Author: Kaitlin McCready

Four IT Security Lessons to Learn From Anonymous’ Stratfor Hack

Four IT Security Lessons to Learn From Anonymous’ Stratfor Hack

On Christmas Eve, while most of us were immersed in the holiday spirit, others were immersed in the sensitive information of Stratfor Global Intelligence Service’s client list. A group of hackers, associated with the collective known as Anonymous, breached Stratfor’s systems, obtaining the credit card numbers, passwords and home addresses of the company’s customers. The group has already used this stolen information to make donations to charities, such as the American Red Cross. (This story keeps evolving as new information is released. For the latest updates, check out The New York Times topic page on Anonymous here.) Breaches like this are happening so frequently (just follow the medical community for the evidence) that they’re becoming ho-hum. But that’s even more reason to question how they can happen in the first place. This is 2011, after all, and technology in organizations should, in almost every case, protect against something like this. To help you ensure you don’t become the next Stratfor, here are four lessons in IT security that you can take to your organization.
Where’s the relationship between customer service and enterprise IT at ACORD LOMA?

Where’s the relationship between customer service and enterprise IT at ACORD LOMA?

As is the case with every technology tradeshow, there’s usually that overarching, bigger picture pointing to why technology is important. Healthcare – better patient safety and care. Government – better constituent service. Credit unions – better member service. You get the picture. It’s all about whomever the industry segment defines as its customer. Maybe I’ve been too busy tweeting and blogging, but I’ve only heard the word “customer” a handful of times at ACORD LOMA this year.
ACORD Standards-Connecting the dots between systems to drive innovation

ACORD Standards: Connecting the Dots Between Systems to Drive Innovation

This is my third ACORD LOMA. As usual, Gregory Maciag kicks it off in the Monday keynote by talking about the value of ACORD standards. But this year, instead of focusing solely on the structure that standards can provide to insurance companies, Mr. Maciag took a different approach – innovation to drive improvement. It was clear that the presentation wasn’t just about education – it was persuasion. From the video clips of insurance technology leaders that were shown, it seemed like ACORD was trying to combat the image that standards are restrictive. So instead, Mr. Maciag spoke to the message of “these aren’t standards for the sake of standards.” Rather, it’s the “fragmentation between systems that allows for innovation. ACORD standards connect those dots, magnifying the innovation.”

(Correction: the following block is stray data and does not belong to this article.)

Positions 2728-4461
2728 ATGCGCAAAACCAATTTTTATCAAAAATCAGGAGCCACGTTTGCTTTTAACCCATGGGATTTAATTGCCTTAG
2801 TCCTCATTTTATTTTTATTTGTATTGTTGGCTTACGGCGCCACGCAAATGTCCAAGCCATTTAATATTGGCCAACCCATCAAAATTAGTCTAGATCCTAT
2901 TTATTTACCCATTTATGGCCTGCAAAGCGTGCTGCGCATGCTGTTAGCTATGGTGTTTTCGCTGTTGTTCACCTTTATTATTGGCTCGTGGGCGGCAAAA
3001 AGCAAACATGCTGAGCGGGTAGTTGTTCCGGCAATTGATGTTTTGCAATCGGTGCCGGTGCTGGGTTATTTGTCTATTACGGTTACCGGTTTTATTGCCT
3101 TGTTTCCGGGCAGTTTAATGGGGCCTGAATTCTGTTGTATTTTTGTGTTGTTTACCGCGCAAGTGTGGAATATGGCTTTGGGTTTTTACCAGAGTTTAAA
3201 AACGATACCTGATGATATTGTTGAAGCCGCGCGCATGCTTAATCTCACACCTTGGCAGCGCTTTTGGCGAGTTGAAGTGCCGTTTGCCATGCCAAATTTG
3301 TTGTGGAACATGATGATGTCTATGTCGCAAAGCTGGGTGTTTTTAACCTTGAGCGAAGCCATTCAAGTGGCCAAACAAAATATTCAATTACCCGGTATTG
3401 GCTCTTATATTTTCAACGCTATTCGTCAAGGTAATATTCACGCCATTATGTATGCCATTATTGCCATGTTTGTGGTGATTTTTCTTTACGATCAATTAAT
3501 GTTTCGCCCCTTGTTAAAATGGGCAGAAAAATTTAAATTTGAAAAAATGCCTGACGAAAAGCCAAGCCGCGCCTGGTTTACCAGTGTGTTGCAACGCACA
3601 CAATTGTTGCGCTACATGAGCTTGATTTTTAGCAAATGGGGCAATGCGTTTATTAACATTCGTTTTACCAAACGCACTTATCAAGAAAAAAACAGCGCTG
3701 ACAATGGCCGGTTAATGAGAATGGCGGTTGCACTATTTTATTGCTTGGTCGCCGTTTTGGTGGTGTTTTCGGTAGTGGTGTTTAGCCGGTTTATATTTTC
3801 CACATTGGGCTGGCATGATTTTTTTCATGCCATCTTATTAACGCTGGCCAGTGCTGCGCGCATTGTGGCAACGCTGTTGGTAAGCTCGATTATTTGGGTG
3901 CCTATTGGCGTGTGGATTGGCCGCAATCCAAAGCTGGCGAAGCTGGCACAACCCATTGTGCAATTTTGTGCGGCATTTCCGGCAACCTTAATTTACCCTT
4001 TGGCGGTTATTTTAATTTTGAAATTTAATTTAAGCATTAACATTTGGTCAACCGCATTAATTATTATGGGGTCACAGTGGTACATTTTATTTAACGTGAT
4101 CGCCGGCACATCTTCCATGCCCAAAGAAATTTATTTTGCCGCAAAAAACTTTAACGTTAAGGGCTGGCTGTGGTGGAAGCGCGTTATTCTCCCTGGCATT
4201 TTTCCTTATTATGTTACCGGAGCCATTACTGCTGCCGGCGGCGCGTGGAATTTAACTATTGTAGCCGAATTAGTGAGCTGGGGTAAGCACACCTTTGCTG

HIMSS 2011 Day 1-Systems That Work Together Work for Healthcare

HIMSS 2011 Day 1: Systems That Work Together Work for Healthcare

The first day of HIMSS 2011 has come to an end, and it’s certainly been a much different feel than last year. Last year, it was about meaningful use of patient information. But today, attendees seemed to be focusing on a more actionable question – how? As one reporter that I spoke with put it, no one system is going to do it all. Healthcare organizations must realize this. Once they do, their priorities shift to focus on ensuring multiple systems work together. From the patient care perspective, this is where interoperability plays in a big way. I had the opportunity to visit the Interoperability Showcase yesterday, and my tour was focused on an event that happened that needed to be documented and archived in a static form. What struck me most in what the three vendors showed was what was implied – this is an optimal situation, and isn’t something that’s happening now universally when there is IT in place.
HIMSS Day 1, Part II: What About the Cloud?

HIMSS Day 1, Part II: What About the Cloud?

What’s my favorite part about HIMSS? You never know who you’re going to run into. Waiting for the hotel shuttle yesterday, I ended up having a conversation about the future of healthcare IT with none other than the founder of Quality Systems Inc. and NextGen, Sheldon Razin. Sheldon is the classic entrepreneur – he knows so much about a field – healthcare IT – and wants to share it with anyone who’ll listen. So, naturally, he lit up when I asked him, “What do you think is the future of healthcare IT?”
What the heck is content management?

What the heck is content management?

In the city that never sleeps, making sense of content management just got easier. Or at least that’s the intention. So here I am at the AIIM Roadshow in New York City. (If you’ve never been to one, it’s the perfect setting to get acclimated with the ECM lingo and vendor landscape.) And as I’m setting up the booth, the PR and marketing side of me took over. I’m always interested in how different companies related to ECM position what they do. While it was a limited sample size, there was one common denominator in the language: Content management.
Part II: Bringing the work to the worker (in government)

Part II: Bringing the work to the worker (in government)

I caught up with Fran (again, don't judge my video skills), who works in the IT department at a city in the western U.S. I wish I had chatted with her before adding the last post - she was all about offline ECM capabilities! Off camera, Fran mentioned many, many more field workers that could benefit from offline capabilities. In particular, she serves the Parks and Recreation department, so the first two that came to mind were the people who make inspections, such as to playgrounds, as well as the tree trimmers.